How about sharing vim tips every week as you are writing the book? If you write me one email 8 months from now, I'll probably forget who you are.
I did this with my book. 0 unsubscribes.
Edited to add: Might want to have a "just tell me when the book is ready, no more o' these" just in case. But really, if people aren't interested in content similar to what's in the book, why are they buying the book?
We need a vim installer that can do all those things which you will have to otherwise spend time and work endless hours customizing vim to do.
The reason why people move to modern GUI based editors is those editors do many things out of the box which you have to otherwise spend time learning and then do it.
Sure the initial set up is difficult. But once it's done, it's done.
And I think that right there is the reason such a tool will never truly catch on. (Nearly) everyone who currently uses Vim wouldn't use it. It is why things like Cream never caught on I think; there really is not as much demand as some people think.
Are you trying to argue that it could not be made quicker and easier, and that there'd be no benefit to making it quicker and easier?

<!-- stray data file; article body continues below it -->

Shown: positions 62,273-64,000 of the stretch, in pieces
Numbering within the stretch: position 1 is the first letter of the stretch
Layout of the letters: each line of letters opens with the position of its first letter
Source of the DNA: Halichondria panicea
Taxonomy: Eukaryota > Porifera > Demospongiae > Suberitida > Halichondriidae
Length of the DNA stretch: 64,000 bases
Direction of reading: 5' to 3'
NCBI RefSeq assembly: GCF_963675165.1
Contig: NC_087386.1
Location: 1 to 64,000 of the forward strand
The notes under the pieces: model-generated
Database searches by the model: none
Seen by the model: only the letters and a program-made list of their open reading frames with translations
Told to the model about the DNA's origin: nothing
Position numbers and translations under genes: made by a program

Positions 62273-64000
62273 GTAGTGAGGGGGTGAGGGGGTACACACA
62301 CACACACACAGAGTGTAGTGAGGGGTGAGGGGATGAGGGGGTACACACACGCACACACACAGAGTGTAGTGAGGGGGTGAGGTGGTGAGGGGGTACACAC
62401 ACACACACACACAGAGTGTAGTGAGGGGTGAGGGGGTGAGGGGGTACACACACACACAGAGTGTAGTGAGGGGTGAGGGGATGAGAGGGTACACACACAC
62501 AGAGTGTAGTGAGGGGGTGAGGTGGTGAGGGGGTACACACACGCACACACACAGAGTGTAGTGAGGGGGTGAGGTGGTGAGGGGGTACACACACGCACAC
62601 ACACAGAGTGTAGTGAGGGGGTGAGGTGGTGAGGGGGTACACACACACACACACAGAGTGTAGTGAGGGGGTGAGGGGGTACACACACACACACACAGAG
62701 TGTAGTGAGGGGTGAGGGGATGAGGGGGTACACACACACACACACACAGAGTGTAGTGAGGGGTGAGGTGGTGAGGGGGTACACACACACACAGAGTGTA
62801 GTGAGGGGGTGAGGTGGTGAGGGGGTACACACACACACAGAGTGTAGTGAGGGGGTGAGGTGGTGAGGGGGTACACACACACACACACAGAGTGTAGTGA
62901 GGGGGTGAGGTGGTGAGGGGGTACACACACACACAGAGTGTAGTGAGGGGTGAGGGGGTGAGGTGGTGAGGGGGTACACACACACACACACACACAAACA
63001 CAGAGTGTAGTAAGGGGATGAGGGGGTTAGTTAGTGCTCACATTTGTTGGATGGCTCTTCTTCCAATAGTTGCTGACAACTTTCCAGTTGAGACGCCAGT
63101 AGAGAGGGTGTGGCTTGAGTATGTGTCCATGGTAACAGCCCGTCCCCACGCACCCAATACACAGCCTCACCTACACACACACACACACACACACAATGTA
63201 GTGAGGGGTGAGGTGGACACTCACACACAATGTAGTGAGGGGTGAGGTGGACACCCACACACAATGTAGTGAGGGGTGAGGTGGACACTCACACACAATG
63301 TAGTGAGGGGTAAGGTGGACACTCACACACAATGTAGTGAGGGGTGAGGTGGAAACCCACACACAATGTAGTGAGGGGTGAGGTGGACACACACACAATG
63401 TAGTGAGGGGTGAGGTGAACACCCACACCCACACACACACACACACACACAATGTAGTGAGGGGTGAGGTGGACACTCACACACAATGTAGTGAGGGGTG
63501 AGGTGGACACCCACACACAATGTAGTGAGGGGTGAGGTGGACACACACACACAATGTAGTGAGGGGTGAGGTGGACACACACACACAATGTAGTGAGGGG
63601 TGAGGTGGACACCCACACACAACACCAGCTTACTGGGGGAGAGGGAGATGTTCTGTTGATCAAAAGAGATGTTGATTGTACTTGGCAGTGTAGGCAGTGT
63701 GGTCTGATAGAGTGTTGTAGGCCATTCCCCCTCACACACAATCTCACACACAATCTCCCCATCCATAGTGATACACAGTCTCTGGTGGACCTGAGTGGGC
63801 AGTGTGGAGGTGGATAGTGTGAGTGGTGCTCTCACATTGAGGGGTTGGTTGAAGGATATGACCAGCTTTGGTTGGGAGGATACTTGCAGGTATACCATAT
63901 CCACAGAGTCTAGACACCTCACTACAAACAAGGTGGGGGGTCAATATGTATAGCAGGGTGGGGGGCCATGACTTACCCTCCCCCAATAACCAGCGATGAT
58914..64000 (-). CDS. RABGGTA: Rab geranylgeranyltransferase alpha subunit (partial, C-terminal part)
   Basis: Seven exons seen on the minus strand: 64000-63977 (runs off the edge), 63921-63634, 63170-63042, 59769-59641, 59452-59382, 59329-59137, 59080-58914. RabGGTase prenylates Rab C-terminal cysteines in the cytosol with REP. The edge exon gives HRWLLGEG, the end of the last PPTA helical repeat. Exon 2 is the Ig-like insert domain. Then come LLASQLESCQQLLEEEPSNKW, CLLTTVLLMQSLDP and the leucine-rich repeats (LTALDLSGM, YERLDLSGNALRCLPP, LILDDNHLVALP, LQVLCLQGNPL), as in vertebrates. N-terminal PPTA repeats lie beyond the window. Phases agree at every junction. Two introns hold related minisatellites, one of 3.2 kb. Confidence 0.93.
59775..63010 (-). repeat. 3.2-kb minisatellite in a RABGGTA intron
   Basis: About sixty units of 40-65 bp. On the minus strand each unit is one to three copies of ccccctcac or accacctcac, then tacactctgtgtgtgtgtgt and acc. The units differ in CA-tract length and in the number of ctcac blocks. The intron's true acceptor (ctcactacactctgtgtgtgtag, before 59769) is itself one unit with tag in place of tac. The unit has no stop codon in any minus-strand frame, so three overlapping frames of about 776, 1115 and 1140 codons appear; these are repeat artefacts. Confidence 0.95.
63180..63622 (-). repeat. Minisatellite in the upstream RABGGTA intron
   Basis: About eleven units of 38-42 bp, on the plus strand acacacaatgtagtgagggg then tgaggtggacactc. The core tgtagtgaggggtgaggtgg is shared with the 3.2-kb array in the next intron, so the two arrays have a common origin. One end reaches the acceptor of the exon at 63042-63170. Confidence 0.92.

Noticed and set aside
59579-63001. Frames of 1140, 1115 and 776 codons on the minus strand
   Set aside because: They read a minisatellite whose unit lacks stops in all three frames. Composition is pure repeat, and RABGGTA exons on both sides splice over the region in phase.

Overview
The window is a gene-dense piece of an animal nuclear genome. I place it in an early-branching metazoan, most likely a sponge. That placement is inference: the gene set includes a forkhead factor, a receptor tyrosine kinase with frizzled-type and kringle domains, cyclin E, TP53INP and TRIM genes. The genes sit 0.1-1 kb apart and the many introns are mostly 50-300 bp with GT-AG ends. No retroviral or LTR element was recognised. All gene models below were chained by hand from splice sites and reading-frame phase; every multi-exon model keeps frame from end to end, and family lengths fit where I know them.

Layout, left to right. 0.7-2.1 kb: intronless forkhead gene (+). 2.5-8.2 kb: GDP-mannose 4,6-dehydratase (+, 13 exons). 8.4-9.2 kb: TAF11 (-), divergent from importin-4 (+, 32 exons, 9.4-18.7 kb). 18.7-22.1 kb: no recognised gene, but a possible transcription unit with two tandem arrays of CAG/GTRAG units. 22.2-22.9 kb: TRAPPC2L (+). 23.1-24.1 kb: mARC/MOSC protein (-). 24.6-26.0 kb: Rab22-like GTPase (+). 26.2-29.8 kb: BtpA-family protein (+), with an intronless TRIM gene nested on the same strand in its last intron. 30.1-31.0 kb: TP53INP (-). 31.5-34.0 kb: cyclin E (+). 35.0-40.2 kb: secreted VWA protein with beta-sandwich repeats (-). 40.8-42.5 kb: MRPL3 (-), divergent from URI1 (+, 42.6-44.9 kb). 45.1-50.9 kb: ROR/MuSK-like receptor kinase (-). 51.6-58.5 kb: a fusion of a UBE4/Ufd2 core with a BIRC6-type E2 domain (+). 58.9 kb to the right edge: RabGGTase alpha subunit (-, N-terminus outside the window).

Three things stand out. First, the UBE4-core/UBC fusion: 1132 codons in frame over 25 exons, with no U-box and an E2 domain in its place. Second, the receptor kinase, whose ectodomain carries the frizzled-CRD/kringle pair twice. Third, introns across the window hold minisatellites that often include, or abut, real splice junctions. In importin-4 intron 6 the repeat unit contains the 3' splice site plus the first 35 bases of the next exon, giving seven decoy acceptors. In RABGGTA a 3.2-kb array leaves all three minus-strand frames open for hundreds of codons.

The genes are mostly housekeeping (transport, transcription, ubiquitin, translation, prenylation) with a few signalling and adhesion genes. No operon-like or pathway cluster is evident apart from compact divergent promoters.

I think Vim is great and if, as seems the case, a lot of people are put off it because of the large amounts of up-front effort it requires, then anything which helps lessen that initial effort is a good thing in my books.
I think it's a shame that there's often a kinda moralising attitude towards this issue - as if the present level of up-front effort is how things should be, and if, for whatever reason, you aren't prepared to put up with it, then they're not a "Vim person".
Switching from a modern GUI editor to another is easy because they are all more or less the same. Switching from a modern GUI editor to Vim is hard because they are fundamentally different. Why even trying to switch if one doesn't recognize the need to put some effort into it?
That's up to you.
I think Vim is more productive, and I'd like to see more people getting that benefit from it.
Myself and 2 other guys from #vim on Freenode tried doing this a few years ago, but it wound up failing because we couldn't decide on that perfect set of stuff to put in it. Perhaps the idea would be more successful if there was only one developer to make decisions, but...
In the end it made for a far better book, and I believe the author made as much money, possibly even more than if he had followed a more traditional process. In any case I don't suppose you were planning to retire on the proceeds of a book on Vim.
Best of luck, however you choose to write it. I look forward to reading it.
This is one that I bought and enjoy. He also set up a mailing list so readers had a place to discuss.
How about a promise on the page not to share our email with any third parties?